Sources of Bird Fatalities
One.More.Generation is involved with many initiatives and we are always trying to help friends and colleagues who are also trying to make a difference. Recently, our Director of Avian Research had an opportunity to work with a Professor of Psychology at Muhlenberg College – Dr. Jeffrey Rudski, Ph.D and he was wondering if we would be able to help him out with a research study being conducted this semester at Muhlenberg College in Allentown, Pennsylvania. Obviously, we want to help. Here is more information on their project:
CALL FOR PARTICIPANTS
Sources of Bird Fatalities Survey
We are soliciting public assistance with a research study being conducted this semester (Spring 2011) at Muhlenberg College in Allentown, Pennsylvania, USA.
Many birds are killed each year by various forms of human technology and activity. Some of these human-made hazards attract much more attention than do others.
We are interested in how various factors that have been shown to influence people’s perceptions of the risks posed by nuclear power or sources of water pollution (e.g., is it a ‘new’ hazard, how ‘natural’ does the hazard seem) may also contribute to peoples’ perceptions of various hazards to birds.
This information will be useful in helping to strategize campaigns to raise awareness with regard to different threats to wild birds and natural systems.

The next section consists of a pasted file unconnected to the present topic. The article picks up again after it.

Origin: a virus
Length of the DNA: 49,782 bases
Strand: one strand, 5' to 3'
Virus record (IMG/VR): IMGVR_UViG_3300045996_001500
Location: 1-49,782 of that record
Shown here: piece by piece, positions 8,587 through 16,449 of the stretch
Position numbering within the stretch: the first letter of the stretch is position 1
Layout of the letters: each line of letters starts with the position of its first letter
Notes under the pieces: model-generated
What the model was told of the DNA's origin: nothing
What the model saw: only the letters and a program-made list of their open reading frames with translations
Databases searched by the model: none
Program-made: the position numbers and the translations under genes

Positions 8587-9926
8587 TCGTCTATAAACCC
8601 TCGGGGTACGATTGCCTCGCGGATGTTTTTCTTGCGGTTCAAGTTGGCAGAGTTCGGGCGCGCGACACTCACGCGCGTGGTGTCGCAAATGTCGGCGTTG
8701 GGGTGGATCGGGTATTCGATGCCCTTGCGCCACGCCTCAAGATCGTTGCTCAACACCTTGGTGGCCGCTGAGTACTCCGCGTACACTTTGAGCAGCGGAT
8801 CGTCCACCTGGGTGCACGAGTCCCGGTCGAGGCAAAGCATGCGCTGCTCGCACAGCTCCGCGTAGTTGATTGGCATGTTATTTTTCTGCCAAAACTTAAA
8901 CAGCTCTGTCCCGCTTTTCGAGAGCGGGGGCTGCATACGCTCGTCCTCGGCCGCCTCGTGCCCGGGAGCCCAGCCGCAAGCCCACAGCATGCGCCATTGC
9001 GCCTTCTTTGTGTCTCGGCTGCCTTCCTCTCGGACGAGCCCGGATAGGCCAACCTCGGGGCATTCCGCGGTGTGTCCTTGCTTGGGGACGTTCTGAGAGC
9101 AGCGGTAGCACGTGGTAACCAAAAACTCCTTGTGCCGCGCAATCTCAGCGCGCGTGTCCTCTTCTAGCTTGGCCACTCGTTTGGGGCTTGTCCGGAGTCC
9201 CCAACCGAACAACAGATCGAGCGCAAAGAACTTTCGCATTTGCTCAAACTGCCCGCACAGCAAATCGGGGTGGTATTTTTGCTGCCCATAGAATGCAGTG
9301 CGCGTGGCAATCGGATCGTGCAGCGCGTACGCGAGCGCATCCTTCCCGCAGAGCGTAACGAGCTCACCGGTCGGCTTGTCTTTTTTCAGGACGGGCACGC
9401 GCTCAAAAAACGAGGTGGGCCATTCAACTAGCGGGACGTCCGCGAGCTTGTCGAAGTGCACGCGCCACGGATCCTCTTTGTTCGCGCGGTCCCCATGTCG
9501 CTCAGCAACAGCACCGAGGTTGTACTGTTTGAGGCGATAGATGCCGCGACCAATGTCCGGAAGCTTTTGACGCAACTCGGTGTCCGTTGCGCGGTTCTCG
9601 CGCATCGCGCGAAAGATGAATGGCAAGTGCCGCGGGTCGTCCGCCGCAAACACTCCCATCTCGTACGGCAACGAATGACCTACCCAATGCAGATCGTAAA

We would greatly appreciate your participation by completing the following survey:
Participant responses are anonymous and confidential. No personally-identifying information is requested in the survey. The survey takes about 25 minutes or less to complete. This research project has met Muhlenberg College’s Institutional Review policy requirements.
At the end of the survey, participants will be re-directed to a separate page upon which to request a summary of research findings, if desired.
If you have any questions about this project, please do not hesitate to contact me directly as principle investigator.
Thank you in advance for your consideration and assistance with this research, it is appreciated.
Jeffrey Rudski, Ph.D
Professor of Psychology
Allentown, PA 18104